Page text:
Oh my goodness, I am so excited to eat this banana.

The "duty day" lasted from 5am until dinner at 6 or 7pm every weekday. This is the time that we have physical training, lectures, and small group class (flight class). During this time, we're not allowed to go back to our dorm room without permission and class was required unless you were on sick rest. The typical day went like this:
  • Wake up at 4:30am to get dressed in the dark, because we're not allowed to turn on the lights until 4:40am.
  • March to physical training.
  • Physical training 5-6:15am.
  • March back to dorms and shower/change.
  • March to breakfast.
  • Breakfast 7-8am.
  • Lectures/flight class 8am-12pm.
  • March to lunch.
  • Lunch 12-1pm.
  • Lectures/flight class 1pm-6pm.
  • Dinner 6-7pm.
  • March to dorms.
  • Personal/study time until sleep.
Days weren't really hard, but they were mighty long and sleep deprivation was probably the biggest problem in the beginning. Lectures were in a giant lecture hall that practically sang you to sleep, especially if it was after lunch or some exercise thing in the hot Alabama weather. The seats were all made of nice, soft, red cushions and the one air conditioning unit for the entire building seriously failed if it was particularly hot. Common nicknames for the lecture hall were The Big Red Bed and the Coma Dome. We weren't allowed to fall asleep in or ditch class, so if you were sleepy, the proper thing to do was to stand at the back of the room and take notes from there. Lectures and flight class were all basically about leadership, teamwork, or AF history, but mostly leadership and teamwork.

Ah, those early morning runs...

I am always at the back of marching formations since we're organized by height.

This was one of our last days of lectures. We're pretty happy.

A flight mate catching up on some sleep between lectures.

Our flight room.

Other than than the lectures, we got to do a bunch of hands-on leadership and teamwork exercises, which were really fun!

We got to go through the Assault Course, which is a series of different obstacles. There were a couple that I wasn't able to finish, but all my flight members, including me, rocked the monkey bars, which I didn't think I'd be able to do. It was awesome!

Bar walk thing.

High crawl.

Me on the right with my Assault Course buddy on the left, who was one of my favorite people at COT :) My warrior face needs a little work. I tend to laugh a lot at inappropriate times.

There was also Project X, which was a bunch of different scenarios where there is a physical obstacle/puzzle that we have to solve in teams of 6. These scenarios are military related, usually having to do with an escape or evasion from enemy forces or some sort of a rescue. For example, a team has to cross a wide, fast-moving river (i.e., no person or piece of equipment can fall in the water) that has a few "rocks" (pillars) in it. The team is given a few pieces of equipment, like logs, metal cans, boards, or ropes and has to finish the obstacle in less than 20 min. Sometimes you have to transfer ammunition or a wounded person to the end spot. For Project X, flights were given 5 scenarios out of a total of about 23. The rest of the scenarios were used for LRC.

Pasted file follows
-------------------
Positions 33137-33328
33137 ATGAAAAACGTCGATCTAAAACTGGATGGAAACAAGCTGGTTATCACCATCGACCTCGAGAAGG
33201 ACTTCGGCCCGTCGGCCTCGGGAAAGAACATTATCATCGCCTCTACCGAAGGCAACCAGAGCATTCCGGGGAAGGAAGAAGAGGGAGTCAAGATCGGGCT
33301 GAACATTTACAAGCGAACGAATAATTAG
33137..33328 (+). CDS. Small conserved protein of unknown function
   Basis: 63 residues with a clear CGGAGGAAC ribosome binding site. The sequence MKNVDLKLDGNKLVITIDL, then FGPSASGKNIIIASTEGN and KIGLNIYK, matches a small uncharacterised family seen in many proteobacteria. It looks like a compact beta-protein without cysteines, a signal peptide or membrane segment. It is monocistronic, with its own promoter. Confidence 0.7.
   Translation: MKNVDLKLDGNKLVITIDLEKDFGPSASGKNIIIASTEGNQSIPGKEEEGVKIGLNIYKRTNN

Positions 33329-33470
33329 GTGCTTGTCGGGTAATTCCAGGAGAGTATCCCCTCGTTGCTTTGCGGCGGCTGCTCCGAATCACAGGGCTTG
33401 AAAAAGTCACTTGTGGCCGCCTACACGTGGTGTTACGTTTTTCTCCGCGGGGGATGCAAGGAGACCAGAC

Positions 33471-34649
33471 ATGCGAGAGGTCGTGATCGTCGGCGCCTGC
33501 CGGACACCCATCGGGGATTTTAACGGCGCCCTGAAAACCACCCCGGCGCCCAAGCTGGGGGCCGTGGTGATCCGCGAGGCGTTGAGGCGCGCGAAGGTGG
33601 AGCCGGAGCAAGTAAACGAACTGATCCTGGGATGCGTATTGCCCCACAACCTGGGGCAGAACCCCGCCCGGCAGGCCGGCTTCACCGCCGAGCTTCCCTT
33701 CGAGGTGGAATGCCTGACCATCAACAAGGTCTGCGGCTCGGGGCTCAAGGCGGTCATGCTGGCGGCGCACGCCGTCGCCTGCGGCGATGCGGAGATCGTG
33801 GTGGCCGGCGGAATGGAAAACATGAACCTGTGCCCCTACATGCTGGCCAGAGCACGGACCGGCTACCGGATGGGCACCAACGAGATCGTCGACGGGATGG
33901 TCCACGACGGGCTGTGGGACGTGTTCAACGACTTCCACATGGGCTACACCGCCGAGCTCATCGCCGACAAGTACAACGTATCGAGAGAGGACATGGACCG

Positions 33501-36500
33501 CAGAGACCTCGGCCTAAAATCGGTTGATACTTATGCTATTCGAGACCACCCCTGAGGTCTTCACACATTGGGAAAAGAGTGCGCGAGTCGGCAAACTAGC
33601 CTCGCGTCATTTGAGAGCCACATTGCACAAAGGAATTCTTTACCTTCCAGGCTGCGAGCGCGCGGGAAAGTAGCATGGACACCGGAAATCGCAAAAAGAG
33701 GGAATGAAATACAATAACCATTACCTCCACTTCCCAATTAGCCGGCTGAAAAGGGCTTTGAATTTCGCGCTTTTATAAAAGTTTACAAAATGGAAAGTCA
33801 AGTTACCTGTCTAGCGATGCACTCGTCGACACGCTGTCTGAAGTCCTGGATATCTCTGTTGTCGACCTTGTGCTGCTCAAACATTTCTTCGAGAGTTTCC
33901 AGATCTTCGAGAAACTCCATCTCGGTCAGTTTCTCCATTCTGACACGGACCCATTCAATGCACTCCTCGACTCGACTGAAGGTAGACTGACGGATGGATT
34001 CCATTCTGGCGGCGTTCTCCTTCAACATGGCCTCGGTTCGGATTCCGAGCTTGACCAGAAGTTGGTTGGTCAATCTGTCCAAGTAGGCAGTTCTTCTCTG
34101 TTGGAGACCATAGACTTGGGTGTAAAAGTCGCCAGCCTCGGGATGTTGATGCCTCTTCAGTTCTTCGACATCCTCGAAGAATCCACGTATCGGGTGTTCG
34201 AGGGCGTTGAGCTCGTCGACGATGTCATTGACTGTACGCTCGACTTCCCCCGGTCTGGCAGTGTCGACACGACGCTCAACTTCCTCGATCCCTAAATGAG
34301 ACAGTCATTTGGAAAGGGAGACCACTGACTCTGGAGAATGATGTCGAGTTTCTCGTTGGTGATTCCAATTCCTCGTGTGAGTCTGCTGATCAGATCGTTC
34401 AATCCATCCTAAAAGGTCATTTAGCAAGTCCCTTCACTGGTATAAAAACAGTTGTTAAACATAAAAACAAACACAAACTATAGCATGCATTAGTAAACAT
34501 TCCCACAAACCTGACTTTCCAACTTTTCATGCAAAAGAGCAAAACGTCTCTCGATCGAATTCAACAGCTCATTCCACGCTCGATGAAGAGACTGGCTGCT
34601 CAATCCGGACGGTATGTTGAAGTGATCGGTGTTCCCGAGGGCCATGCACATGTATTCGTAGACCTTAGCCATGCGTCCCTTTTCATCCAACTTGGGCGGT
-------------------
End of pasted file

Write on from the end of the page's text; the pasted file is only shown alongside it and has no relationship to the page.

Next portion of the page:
The Leadership Reaction Course used the rest of the puzzles not seen during Project X, but there was a leader assigned to each team during a scenario and that leader's actions were evaluated by a staff member.

The WELPS course was like LRC, except that it was in a huge field that had a bunch of small numbered concrete circles in the ground and each team was given a compass and a series of clues to find the endpoint. Our compass was broken for the first 2 scenarios, so we were just wandering around lost for a long while. And I was on the team that had to low crawl everywhere, so my uniform got all wet and a little stained. On the last scenario, our flight got a compass that worked, so the last team at least finished their puzzle.

That's me in the very back. Crawling.

Our awesome Flight Commander, Capt Smith. I came to AL wanting to hear a Southern accent and his was my favorite! Well, he was also one of the only staff members with a Southern accent.

We also had a simulated deployment for 2 days and 2 nights. Maxwell has a "tent city" set up where we sleep on cots and eat MREs and do fun stuff. During the first day, we acted out a field hospital, which was called E-MEDS, and we did a high ropes course. During E-MEDS, everyone was assigned a position in a hospital, like chief nurse, surgeon, administration, chaplain, security, etc. I was a patient, which wasn't as exciting as being a hospital staff (in my opinion at least), but it was fun and I got to scream and yell in pain (as my flight mates can attest - they heard me throughout the entire tent-hospital).

Tent city. These were our sleeping tents. They each had two A/C units that made the hot air warm.

This is my broken wrist. I was driving a truck near an IED blast. There was more blood on it, but the surgeons patched it all up and put a "cast" on it, so it got messed up a little.

The high ropes course was pretty fun, even though I'm not that great with heights. We first had to climb a cargo net to a small platform and then drag ourselves across a single rope to the next platform. Next was the frog crawl, where we drag ourselves across 2 ropes. Next was walking up a single metal cable with ropes to hold on to on each side. Then sidestepping on a single cable with a rope in front of us. Then crossing a rope bridge with gaps in-between each step. Then hand-walking down a rope, then swinging across to another cargo net, catching the net, climbing the net to the final platform, and zip-lining close to the ground, where your flight brings you a ladder and you climb down. Zip-lining was the funnest part!

We also did a rock-climbing wall, which I couldn't complete, because I have no upper-body strength. At all.